Gas stations, drivers now in waiting game
While gasoline is in short supply, it is nevertheless availableat a number of stations in the Brookhaven area, according to aninformal poll of convenience store operators.
On Brookway Boulevard, Blue Sky manager Vicky Roberts said herstation has been out of regular unleader gas for five days as ofMonday, and so far her superiors haven’t been able to tell her whenthere might be help in sight.
“He said we’re out (of regular) until further notice,” she said.”We’ve got supreme, but we’re flat out of plus and unleaded.”
In the wake of Hurricane Ike, some gas stations around town arebeing forced to hang bags on their pumps with the dishearteningmessage, “Sorry, we’re out.” Several stations, though, reportedhaving at least one grade available.
Gas station owners and managers agree that with oil refineriesand gasoline suppliers all over Texas shut down in the wake ofHurricane Ike, local stations could be in a bind.
“They had us on 95 percent allocation, then it dropped down to85 percent,” said 84 Chevron owner Neil Bozeman. “From what Iunderstand we may not get another shipment until Wednesday. If wedon’t get anymore between now and Wednesday, I will run out.”
Cracker Barrel owner Mike Becker said both of his stores onHighway 51 are also out of regular and plus gasoline. While they dohave premium and diesel, that could soon become an issue also, hesaid.
“Diesel has gotten to where it’s hard to find too, and that maybe a problem,” he said.
Becker added that he had seen the CEO of Exxon on televisionalso unable to answer questions about when things might return tonormal as 90 percent of Houston is currently in the dark.
“He doesn’t know what to tell people either,” Becker said.
Every pump handle at the Brookhaven BP on Brookway Boulevard hasa bag on the handle. Store employees said they have not been toldwhen they will get another shipment either.
The Shell B-Kwik on Brookway, however, has everything but plusgasoline. And officials there said so far the information they haveshows no reason to worry that they would run out.
Meanwhile, Tillotson’s owner Ted Evans said he’s circumventedsome of the gas crunch by getting his supply from Kenner, La. Butin times like these, there’s no sure thing.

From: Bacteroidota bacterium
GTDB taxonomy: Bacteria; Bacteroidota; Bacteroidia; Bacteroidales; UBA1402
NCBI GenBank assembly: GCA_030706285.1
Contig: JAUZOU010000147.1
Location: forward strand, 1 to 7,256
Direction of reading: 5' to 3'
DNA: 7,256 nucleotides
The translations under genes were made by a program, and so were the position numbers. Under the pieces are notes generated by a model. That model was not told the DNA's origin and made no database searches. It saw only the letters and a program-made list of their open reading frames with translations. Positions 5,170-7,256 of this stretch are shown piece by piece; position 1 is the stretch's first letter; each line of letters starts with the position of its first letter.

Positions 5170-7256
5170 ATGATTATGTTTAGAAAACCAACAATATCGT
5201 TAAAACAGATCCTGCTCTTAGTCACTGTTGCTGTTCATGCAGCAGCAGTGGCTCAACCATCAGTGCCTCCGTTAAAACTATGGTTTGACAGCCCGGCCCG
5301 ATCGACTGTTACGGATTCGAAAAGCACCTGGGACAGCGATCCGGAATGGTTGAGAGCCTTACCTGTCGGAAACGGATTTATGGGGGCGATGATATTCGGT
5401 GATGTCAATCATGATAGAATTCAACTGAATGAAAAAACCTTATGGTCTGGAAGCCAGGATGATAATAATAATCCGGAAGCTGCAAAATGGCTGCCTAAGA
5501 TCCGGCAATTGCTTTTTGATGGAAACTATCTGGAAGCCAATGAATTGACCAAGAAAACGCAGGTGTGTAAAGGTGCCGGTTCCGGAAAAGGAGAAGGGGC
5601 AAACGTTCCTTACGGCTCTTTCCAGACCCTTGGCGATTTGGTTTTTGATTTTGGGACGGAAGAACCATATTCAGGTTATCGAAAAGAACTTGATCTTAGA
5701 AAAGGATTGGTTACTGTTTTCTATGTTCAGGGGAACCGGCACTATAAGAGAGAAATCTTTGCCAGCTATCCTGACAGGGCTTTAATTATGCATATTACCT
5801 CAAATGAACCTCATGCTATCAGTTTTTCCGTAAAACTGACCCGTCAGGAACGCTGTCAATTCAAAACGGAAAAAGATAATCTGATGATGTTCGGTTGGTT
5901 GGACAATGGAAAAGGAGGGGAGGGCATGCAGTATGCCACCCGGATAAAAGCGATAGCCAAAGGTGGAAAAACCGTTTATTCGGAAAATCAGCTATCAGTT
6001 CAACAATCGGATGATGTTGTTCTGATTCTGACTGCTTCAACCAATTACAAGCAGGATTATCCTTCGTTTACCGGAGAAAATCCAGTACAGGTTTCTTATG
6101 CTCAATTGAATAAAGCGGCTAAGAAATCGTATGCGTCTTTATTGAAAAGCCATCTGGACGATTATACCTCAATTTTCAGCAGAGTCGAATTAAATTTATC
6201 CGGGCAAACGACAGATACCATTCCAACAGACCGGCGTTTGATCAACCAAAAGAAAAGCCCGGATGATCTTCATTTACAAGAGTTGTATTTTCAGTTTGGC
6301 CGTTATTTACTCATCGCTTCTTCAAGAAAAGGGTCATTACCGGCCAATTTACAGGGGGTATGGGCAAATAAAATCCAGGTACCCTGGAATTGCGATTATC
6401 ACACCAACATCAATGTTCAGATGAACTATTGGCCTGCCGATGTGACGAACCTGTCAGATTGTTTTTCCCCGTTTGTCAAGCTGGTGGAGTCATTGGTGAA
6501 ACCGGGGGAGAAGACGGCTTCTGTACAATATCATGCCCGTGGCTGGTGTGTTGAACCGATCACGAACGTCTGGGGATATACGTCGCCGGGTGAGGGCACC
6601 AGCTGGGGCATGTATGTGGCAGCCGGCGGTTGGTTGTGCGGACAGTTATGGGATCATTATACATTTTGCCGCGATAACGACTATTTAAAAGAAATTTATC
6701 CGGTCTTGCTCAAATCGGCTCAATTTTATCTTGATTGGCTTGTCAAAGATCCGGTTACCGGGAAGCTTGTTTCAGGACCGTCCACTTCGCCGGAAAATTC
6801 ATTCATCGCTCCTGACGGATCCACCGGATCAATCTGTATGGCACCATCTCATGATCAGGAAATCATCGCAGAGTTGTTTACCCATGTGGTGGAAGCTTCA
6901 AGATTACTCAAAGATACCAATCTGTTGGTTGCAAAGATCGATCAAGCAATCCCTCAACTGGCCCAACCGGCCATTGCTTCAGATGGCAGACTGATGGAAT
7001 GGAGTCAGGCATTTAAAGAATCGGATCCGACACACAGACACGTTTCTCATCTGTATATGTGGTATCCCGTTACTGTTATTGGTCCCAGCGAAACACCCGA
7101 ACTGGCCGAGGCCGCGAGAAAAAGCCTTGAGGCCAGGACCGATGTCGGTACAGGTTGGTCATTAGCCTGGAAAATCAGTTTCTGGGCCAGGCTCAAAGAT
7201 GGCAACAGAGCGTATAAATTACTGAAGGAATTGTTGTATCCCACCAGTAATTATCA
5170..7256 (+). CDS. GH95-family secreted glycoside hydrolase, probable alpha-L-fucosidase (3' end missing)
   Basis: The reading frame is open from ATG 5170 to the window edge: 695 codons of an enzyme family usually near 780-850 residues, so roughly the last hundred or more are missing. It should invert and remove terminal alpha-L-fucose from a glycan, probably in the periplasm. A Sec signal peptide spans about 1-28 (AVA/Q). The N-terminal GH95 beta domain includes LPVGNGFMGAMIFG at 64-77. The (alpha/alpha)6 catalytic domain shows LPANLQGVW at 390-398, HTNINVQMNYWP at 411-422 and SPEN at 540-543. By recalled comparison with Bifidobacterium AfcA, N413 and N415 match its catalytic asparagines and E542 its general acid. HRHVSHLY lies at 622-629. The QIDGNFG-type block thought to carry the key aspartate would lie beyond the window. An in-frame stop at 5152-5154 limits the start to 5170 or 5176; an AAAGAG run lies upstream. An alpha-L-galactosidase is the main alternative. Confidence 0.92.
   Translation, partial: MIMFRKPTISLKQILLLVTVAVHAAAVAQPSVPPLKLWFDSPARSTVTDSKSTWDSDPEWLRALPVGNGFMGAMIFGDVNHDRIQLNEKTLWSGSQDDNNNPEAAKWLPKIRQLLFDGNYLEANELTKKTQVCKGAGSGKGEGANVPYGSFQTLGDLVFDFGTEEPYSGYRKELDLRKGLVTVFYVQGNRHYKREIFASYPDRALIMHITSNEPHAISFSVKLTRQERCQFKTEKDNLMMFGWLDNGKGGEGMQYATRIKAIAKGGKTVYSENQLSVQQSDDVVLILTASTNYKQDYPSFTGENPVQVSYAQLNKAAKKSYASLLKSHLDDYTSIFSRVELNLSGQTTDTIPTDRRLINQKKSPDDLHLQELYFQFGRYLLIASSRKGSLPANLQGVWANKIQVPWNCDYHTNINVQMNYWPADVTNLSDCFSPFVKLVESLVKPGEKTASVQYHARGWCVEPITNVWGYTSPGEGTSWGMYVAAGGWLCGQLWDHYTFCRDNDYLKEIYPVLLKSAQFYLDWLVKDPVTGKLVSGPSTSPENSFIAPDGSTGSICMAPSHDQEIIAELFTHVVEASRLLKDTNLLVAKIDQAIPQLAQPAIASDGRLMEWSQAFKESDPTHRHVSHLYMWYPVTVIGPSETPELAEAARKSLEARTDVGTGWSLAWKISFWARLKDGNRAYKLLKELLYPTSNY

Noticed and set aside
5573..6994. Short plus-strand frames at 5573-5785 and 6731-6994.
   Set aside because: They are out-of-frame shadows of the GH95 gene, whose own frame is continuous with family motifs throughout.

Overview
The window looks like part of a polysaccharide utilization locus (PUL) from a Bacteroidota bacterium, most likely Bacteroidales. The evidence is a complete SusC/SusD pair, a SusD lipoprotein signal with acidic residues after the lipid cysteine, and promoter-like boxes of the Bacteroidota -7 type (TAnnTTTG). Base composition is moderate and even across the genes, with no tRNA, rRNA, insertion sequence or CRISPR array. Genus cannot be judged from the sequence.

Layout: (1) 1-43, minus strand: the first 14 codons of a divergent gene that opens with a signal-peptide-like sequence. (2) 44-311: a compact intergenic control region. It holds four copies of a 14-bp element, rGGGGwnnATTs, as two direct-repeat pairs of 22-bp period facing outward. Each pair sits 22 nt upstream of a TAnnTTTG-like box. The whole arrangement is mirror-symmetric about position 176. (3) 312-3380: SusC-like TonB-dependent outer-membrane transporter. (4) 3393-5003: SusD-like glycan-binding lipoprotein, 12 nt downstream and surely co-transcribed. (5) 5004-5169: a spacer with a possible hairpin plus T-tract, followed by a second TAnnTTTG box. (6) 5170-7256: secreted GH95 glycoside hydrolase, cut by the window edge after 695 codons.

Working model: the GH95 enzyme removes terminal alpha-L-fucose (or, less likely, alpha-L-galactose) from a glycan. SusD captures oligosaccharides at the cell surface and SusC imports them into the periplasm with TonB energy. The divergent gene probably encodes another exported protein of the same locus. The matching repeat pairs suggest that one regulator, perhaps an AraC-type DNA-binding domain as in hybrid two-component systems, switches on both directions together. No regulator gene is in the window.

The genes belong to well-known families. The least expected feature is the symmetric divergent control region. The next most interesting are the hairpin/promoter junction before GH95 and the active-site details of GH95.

“It’s so limited as to what we can get,” he said. “We’ve gotregular, but not plus or premium.”
Gas station officials say it could be a bumpy ride for everyoneuntil things are restored to working order. They said it affectsnot only their gas sales, but also in-store sales as well, aspeople tend to buy snacks and other grocery items when they stop tobuy gas.
“This makes us make a lot less money, for sure,” Roberts said.”And the worst part is there’s nothing we can do about it.”
Bozeman said while there is an end in sight, unfortunatelyRoberts is right. There’s nothing local people can do but wait.
“I would think it would come back to some normalcy after therefineries in Galveston come back online,” he said. “They have toget their personnel back home to start with, and most of them areevacuated. Once you shut one of those refineries down it takes twodays to get back up.”
Becker agreed that at this point, gas could be a waiting game.And the nation is at a stage where there’s just no way to telluntil Texas itself is back up and running.
“I think they’re going to have to wait til the dust settles outthere in Houston and go from there,” he said.
Meanwhile after more than six months above $100 a barrel, oilprices dropped Monday morning, falling under the triple-digitthreshold, which would seem to bode well for consumers. Becker saidit could still be a little while before that relief is in sight,however.
“You would expect (prices) to fall, but all the oil that hasbeen bought at the higher prices has not been refined yet,” hesaid. “With the demand, which is up because we don’t have any, Idon’t think that’s going to affect the price for a while.”